Why I Love Teaching History at a Christian School

History is one of my favourite subjects to teach because it is just so interesting. I have always been fascinated by tales of bygone years; from the major events on the world stage to the humbler happenings in a small corner of the globe. It is exactly this narrative side to history that compels our interest. Perhaps you have had a boring lecture that was precise on each and every date given. Compare that with a teacher that can bring history to life – like my teacher who used an overhead projector as a prop as she told us about the Spanish Armada!

But there is a more foundational reason why I love teaching history: the old adage is true that history is “His story”. Without Jesus at the centre of our history curriculum all the occurrences of old and the possibilities of tomorrow remain meaningless and abstract. Nevertheless, with Jesus in His rightful place as Lord of history there is a new-found significance. Our God is not that of the Deists who creates the world and leaves it alone to go whichever way it will. No, our God is a personal God that works about all things in this world for His own glory and that through Jesus Christ, building for Himself a bride in this world. Thus history has been, and forever should be, marked by B.C. and A.D., giving Jesus His place at the centre of it all.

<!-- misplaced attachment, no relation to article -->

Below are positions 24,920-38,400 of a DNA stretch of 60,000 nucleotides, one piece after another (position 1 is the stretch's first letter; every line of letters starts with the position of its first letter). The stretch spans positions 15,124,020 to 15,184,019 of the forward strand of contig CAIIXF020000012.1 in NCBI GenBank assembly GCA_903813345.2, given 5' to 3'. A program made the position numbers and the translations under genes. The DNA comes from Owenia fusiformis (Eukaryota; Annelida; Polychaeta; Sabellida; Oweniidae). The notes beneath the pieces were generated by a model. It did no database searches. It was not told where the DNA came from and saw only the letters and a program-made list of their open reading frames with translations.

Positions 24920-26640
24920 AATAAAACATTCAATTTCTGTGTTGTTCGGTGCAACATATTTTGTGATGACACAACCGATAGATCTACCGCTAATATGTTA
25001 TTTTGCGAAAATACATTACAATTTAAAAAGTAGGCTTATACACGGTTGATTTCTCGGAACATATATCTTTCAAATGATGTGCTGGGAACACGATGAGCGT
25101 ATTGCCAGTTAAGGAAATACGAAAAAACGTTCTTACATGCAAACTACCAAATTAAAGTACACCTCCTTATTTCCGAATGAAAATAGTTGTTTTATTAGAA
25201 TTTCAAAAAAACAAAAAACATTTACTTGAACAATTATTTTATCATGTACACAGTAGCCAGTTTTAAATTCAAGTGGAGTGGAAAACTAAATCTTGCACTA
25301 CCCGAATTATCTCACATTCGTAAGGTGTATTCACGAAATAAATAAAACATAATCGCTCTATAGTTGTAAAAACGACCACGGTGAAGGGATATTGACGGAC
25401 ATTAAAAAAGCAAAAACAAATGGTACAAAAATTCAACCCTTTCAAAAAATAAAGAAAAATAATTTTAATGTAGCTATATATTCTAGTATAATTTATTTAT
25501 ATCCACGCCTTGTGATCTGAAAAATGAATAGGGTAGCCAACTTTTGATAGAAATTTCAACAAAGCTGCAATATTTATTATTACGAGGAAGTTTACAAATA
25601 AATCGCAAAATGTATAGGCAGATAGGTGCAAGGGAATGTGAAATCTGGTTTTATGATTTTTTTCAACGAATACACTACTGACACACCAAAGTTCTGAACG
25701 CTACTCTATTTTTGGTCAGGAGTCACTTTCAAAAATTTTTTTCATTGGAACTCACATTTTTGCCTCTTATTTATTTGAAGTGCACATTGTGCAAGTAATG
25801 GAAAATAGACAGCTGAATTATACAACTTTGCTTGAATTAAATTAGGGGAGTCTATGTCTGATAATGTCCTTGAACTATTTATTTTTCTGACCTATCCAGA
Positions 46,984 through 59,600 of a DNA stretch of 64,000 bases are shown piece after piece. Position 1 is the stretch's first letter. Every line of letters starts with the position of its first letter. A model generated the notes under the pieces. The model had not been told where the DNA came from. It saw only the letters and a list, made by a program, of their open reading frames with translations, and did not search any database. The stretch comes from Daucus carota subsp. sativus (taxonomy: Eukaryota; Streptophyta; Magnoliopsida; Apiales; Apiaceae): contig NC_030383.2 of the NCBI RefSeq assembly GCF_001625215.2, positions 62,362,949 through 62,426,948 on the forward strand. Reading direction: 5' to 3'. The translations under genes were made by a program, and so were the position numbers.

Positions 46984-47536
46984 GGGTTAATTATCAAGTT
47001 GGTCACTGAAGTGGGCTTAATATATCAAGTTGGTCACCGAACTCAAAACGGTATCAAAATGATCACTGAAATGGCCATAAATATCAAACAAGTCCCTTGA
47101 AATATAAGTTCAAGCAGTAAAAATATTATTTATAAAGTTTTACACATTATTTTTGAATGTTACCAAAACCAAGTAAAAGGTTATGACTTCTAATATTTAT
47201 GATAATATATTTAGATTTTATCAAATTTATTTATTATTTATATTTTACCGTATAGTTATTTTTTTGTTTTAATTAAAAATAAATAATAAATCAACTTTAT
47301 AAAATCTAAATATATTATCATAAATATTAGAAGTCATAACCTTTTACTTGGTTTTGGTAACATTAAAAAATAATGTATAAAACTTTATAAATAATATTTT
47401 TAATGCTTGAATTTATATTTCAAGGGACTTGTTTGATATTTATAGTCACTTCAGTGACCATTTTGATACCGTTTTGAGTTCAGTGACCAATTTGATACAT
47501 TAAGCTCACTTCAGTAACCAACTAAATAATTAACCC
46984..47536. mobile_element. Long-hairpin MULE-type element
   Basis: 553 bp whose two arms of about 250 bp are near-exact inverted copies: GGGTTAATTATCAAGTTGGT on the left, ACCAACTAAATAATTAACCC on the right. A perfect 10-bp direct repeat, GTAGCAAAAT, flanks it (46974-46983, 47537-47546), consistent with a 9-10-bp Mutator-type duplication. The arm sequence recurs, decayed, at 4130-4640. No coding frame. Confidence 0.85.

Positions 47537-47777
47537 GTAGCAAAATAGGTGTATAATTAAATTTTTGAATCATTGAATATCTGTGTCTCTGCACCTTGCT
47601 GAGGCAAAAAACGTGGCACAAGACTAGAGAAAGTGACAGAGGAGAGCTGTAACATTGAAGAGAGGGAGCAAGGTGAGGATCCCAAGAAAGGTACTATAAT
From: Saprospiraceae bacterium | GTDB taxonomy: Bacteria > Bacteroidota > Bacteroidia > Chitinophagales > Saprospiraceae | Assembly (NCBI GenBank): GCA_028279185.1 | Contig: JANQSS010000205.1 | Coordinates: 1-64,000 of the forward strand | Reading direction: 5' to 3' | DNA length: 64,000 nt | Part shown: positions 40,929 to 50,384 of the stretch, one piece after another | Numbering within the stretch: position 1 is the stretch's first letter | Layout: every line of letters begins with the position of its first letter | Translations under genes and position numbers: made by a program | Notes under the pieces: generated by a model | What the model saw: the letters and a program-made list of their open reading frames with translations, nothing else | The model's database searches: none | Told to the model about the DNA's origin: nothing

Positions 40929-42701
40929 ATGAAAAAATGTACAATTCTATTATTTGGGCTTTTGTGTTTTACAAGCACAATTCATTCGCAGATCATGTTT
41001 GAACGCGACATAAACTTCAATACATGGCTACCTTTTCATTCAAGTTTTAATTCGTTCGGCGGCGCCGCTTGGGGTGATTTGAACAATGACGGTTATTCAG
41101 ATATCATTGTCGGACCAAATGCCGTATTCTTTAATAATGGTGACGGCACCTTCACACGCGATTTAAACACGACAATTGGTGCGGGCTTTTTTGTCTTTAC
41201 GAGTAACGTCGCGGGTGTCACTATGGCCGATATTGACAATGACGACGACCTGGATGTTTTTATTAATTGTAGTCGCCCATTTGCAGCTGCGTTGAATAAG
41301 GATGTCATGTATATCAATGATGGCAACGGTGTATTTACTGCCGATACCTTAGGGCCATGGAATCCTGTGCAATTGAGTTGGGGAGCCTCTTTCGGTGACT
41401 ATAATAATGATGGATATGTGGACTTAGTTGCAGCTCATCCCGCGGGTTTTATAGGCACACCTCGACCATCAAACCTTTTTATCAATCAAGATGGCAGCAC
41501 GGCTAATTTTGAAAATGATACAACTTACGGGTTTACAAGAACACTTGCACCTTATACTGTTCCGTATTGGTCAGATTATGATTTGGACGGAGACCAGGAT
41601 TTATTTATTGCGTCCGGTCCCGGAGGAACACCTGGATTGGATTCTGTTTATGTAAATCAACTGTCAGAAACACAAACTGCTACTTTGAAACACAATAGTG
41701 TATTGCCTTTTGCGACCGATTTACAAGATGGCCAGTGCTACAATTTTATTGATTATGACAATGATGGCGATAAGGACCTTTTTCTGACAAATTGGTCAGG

When we study different time periods of history we must keep our eyes open for what God is doing at that time for His Church. When we study cultures and civilizations we must ask how they relate to God who demands worship from all. When we see past faults and weaknesses we must ask how we can avoid them in the present to God’s honour. When we see the successes and triumphs of yesterday’s cloud of witnesses we push forward to emulate them.

History requires evaluation, otherwise lessons cannot be learned. But that necessitates the question: by what standard will we assess an event or person? The Word of God gives us the answer. It contains vast numbers of chapters of historical narrative without the author’s explicit evaluation. You, as the reader, are left to evaluate each Bible story. What do you use? The Law of God as our ultimate rule. Why only use it for Biblical history? The Law of God is the right rule to hold up to analyse all world events.

As a teacher, it is not my job to evaluate these events for my pupils, but they must be trained how to do so responsibly using the tools God has given. History classes are not just storytelling; instead they are to help young minds wrestle with the big questions of life that repeat themselves over and over so that they might do the right thing. History is training for life!

-Stephen McCollum